- Aguilar, Omar & West, Mike, 2000. "Bayesian Dynamic Factor Models and Portfolio Allocation," Journal of Business & Economic Statistics, American Statistical Association, vol. 18(3), pages 338-57, July.
- Estrella, Arturo & Hardouvelis, Gikas A, 1991.
" The Term Structure as a Predictor of Real Economic Activity,"
Journal of Finance,
American Finance Association, vol. 46(2), pages 555-76, June.
- Arturo Estrella & Gikas A. Hardouvelis, 1989. "The term structure as a predictor of real economic activity," Research Paper 8907, Federal Reserve Bank of New York.
- Hendry, David F & Mizon, Grayham E, 1978. "Serial Correlation as a Convenient Simplification, not a Nuisance: A Comment on a Study of the Demand for Money by the Bank of England," Economic Journal, Royal Economic Society, vol. 88(351), pages 549-63, September.
- Shen, Chung-Hua, 1996. "Forecasting macroeconomic variables using data of different periodicities," International Journal of Forecasting, Elsevier, vol. 12(2), pages 269-282, June.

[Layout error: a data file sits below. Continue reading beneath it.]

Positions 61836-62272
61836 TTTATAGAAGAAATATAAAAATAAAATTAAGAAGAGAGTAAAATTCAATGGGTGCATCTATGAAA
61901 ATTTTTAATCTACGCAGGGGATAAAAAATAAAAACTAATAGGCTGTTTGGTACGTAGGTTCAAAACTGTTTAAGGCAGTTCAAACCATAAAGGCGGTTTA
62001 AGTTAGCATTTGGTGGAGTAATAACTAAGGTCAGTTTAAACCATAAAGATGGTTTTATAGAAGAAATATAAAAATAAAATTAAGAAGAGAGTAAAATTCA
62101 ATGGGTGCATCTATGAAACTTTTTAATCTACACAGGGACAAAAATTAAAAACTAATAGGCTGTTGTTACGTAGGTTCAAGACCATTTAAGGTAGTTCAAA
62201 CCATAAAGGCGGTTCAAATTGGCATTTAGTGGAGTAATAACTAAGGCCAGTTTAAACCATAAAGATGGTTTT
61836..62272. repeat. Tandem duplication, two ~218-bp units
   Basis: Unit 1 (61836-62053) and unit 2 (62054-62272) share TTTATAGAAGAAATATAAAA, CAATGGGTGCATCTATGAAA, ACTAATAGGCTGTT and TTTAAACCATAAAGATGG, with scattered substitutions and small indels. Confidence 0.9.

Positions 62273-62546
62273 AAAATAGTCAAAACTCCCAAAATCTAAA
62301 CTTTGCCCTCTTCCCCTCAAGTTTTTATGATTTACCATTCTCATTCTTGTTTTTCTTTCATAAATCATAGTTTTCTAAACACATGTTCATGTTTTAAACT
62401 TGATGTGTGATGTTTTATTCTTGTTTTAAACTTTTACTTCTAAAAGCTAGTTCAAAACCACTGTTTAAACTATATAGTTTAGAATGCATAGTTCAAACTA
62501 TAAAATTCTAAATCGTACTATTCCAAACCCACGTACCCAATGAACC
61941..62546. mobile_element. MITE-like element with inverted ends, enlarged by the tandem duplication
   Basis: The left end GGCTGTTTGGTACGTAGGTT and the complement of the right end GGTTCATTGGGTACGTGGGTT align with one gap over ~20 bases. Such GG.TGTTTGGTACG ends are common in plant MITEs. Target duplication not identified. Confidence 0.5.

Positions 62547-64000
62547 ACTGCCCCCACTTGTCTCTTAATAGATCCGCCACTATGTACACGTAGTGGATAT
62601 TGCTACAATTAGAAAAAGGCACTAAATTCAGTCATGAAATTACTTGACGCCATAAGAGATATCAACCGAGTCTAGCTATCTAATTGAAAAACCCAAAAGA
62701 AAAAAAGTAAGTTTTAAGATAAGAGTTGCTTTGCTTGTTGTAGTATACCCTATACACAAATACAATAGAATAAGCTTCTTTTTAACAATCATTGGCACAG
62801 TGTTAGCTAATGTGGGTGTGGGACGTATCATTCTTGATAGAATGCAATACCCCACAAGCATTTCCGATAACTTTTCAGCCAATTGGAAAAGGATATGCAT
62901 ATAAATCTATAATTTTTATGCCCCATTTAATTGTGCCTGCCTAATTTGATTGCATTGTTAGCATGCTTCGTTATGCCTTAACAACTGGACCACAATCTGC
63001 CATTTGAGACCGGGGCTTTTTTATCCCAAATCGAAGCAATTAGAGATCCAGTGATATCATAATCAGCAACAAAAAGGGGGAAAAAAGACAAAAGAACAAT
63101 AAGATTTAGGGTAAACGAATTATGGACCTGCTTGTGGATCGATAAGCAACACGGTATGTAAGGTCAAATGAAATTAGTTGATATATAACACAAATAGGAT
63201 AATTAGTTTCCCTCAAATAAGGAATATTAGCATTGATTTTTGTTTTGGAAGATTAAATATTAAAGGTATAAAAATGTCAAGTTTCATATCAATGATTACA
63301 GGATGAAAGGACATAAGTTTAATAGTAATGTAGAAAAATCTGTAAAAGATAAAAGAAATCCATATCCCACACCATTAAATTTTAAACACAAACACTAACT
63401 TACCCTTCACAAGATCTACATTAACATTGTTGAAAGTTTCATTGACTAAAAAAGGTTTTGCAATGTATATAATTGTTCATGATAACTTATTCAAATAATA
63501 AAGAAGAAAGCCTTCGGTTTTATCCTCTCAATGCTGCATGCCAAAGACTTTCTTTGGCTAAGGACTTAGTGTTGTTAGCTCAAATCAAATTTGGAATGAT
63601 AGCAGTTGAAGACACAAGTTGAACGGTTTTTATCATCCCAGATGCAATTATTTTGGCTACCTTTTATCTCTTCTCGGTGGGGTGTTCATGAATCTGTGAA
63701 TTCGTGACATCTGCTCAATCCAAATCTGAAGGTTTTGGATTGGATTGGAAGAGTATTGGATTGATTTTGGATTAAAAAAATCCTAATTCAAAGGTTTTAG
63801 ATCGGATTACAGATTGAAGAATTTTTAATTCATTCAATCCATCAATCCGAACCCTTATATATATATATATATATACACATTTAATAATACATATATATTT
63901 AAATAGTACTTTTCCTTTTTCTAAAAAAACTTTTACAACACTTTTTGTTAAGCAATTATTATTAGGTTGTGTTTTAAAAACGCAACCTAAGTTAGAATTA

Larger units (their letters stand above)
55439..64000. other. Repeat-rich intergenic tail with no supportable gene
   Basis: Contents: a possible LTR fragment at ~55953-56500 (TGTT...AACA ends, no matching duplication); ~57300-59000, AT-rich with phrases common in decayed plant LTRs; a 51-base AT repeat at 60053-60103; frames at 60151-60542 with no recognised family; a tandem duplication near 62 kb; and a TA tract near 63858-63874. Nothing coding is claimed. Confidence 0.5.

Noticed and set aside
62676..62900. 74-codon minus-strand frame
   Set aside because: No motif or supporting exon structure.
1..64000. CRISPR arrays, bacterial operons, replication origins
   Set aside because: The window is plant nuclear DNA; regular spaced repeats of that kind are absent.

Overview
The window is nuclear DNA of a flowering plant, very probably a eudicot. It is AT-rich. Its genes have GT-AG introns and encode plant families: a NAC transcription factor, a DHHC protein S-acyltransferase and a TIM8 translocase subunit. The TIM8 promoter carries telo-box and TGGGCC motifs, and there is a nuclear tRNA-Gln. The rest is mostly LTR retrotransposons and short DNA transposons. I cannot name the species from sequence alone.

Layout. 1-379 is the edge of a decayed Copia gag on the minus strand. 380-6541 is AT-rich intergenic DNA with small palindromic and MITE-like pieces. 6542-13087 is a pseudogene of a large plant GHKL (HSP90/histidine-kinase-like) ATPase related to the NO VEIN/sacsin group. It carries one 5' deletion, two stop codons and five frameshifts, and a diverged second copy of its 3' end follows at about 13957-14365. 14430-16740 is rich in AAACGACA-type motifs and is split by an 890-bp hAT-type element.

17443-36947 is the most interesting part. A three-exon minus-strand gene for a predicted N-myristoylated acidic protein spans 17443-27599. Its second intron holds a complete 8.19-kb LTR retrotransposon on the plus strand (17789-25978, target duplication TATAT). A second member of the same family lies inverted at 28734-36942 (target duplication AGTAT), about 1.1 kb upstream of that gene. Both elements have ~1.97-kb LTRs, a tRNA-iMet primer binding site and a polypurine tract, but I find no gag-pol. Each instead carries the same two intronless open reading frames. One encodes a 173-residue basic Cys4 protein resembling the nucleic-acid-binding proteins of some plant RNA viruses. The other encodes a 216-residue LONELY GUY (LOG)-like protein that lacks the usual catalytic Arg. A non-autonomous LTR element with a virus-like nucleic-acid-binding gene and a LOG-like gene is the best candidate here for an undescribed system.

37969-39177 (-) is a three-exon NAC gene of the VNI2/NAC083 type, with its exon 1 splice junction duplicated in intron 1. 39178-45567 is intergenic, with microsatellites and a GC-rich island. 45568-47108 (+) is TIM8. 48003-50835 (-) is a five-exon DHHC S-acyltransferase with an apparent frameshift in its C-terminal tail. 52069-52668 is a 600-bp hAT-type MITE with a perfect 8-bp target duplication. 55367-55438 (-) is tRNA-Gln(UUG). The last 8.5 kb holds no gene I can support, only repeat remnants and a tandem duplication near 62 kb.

- Uhlig, H.F.H.V.S., 1996.
"Bayesian Vector Autoregressions with Stochastic Volatility,"
1996-09, Tilburg University, Center for Economic Research.
- Harald Uhlig, 1997. "Bayesian Vector Autoregressions with Stochastic Volatility," Econometrica, Econometric Society, vol. 65(1), pages 59-74, January.
- Eric Ghysels & Pedro Santa-Clara & Rossen Valkanov, 2004.
"Predicting Volatility: Getting the Most out of Return Data Sampled at Different Frequencies,"
CIRANO Working Papers
- Ghysels, Eric & Santa-Clara, Pedro & Valkanov, Rossen, 2006. "Predicting volatility: getting the most out of return data sampled at different frequencies," Journal of Econometrics, Elsevier, vol. 131(1-2), pages 59-95.
- Eric Ghysels & Pedro Santa-Clara & Rossen Valkanov, 2004. "Predicting Volatility: Getting the Most out of Return Data Sampled at Different Frequencies," NBER Working Papers 10914, National Bureau of Economic Research, Inc.
- Birchenhall, Chris R, et al, 1999. "Predicting U.S. Business-Cycle Regimes," Journal of Business & Economic Statistics, American Statistical Association, vol. 17(3), pages 313-23, July.